Am hearing through this new social media thing called “Facebook” that our school district has decided to abandon Everyday Math in favor of either EnVision Math (Pearson) or Math Expressions (Houghton Mifflin Harcourt). I don’t have strong opinions about what math curriculum is best, though I know I have readers who are fans of Singapore Math. All I know is that Everyday Math caused a lot of anguish in my household, and I won’t be sorry to see it go.

Here’s a blurb from the website for EnVision Math:
Daily Problem-Based Interactive Math Learning followed by Visual Learning strategies deepen conceptual understanding by making meaningful connections for students and delivering strong, sequential visual/verbal connections through the Visual Learning Bridge in every lesson. Ongoing Diagnosis & Intervention and daily Data-Driven Differentiation ensure that enVisionMATH gives every student the opportunity to succeed.
I have no idea what the merits of the program are, but I can’t say I find that language confidence-inspiring. I do wish someone would do a study of language like that. Does it really persuade anyone on its own literal terms, or does it just fulfill some kind of expectation that edu-products will be accompanied by reassuring-sounding buzzwords? Or is it just there to make the eyes glaze over and disarm the reader’s critical faculties?

If Pearson’s going to get all visual-verbal-twenty-first-century on us, at least they could practice what they preach. Wouldn’t something like this achieve basically the same effect?


Hell freezes over

Never mind that other post. I decided I needed to get myself some twenty-first century skills. Stay tuned for my Instagram, Tumblr, Pinterest, Snapchat, Vine, Kik, and Yik Yak accounts.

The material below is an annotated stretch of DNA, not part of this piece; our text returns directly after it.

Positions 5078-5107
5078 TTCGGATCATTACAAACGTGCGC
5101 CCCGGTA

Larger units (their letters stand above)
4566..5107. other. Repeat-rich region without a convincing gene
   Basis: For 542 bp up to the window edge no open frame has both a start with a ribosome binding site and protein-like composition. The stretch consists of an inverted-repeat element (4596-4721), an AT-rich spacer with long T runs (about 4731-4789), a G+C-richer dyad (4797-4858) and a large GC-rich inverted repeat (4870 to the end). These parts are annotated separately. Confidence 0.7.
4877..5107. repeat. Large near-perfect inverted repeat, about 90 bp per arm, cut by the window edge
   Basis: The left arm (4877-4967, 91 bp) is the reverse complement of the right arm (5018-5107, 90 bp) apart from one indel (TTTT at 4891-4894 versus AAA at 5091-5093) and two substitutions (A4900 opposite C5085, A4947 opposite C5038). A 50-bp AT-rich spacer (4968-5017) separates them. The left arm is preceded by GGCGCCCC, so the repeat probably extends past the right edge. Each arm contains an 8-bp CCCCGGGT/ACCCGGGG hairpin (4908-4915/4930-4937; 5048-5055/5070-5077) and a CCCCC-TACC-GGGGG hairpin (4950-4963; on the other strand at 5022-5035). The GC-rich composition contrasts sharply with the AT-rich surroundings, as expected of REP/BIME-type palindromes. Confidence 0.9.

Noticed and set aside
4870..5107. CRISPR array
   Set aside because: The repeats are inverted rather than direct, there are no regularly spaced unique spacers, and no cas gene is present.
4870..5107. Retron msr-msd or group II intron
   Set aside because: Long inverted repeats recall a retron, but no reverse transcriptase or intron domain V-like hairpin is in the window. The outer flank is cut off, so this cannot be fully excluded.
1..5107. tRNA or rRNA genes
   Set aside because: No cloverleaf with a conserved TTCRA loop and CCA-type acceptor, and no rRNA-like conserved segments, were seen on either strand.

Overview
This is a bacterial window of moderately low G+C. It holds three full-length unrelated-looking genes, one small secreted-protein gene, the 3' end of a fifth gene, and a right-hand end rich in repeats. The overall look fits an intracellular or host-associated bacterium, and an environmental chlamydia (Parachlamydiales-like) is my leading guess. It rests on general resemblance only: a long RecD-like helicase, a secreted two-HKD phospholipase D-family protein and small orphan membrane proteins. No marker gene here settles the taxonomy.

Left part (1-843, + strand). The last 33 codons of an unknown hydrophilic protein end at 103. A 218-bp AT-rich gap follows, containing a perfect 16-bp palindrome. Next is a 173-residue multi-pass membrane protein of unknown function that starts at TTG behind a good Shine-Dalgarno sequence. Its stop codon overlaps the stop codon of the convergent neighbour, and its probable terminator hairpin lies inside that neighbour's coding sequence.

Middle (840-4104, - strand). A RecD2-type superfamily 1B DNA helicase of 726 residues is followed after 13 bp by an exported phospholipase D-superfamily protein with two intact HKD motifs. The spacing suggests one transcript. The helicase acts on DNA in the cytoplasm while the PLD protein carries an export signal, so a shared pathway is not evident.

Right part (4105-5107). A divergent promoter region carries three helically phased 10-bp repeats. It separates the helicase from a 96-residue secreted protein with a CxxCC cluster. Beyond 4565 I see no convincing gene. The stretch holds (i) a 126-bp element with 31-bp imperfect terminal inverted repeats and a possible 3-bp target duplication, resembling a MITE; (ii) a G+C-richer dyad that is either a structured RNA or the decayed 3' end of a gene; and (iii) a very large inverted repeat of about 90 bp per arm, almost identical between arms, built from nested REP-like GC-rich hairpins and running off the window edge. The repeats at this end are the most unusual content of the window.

The link probably won’t work. I’m already perplexed by the whole thing. Twitter seems downright elegant by comparison. Hopefully Facebook’s creepy data-harvesting will enable people to find me without my help.

Monday, March 30, 2015

“A system of quick, informal tests—some lasting just a few minutes”

The Gazette ran a guest opinion piece this weekend by Mary Ellen Miller, a member of our State Board of Education and also a member of the state assessment task force, arguing that the state should adopt the Smarter Balanced tests. Miller makes some, ahem, interesting claims about Smarter Balanced.

First, Miller describes Smarter Balanced as a “a system of quick, informal tests — some lasting only a few minutes,” and that this “approach to assessment doesn’t take time away from instruction.” In fact, though there may be short practice materials included, the actual tests are between 7 and 8.5 hours long.

The task force report itself implied that schools would also want to purchase additional interim assessments—at additional cost—that would occur several times throughout the year. (See the chart on page 21.) So judge for yourself whether the tests will take time away from instruction.

Second, Miller asserts that “results from a survey of district readiness shows 99 percent of our public schools meet the minimum bandwidth requirements and have adequate computer resources to administer the Smarter Balanced assessments.” Miller states this as fact, not opinion, but it’s simply false. The state surveyed bandwidth, but did not survey computer hardware (as the task force acknowledged here). Anyone reading Miller’s piece would be misled about that basic fact. The Gazette should run a correction.

As for Miller’s assertion that 99% of districts have adequate bandwidth, remember that this is from the task force that thinks a school can give a 7.5-hour-long test to 600 students on just 30 computers. So you can see why they would say that bandwidth is sufficient.

Yet Miller claims that it’s opponents of Smarter Balanced who are misleading people. Her piece is just more evidence that the task force was determined to recommend Smarter Balanced no matter what their “inquiry” found.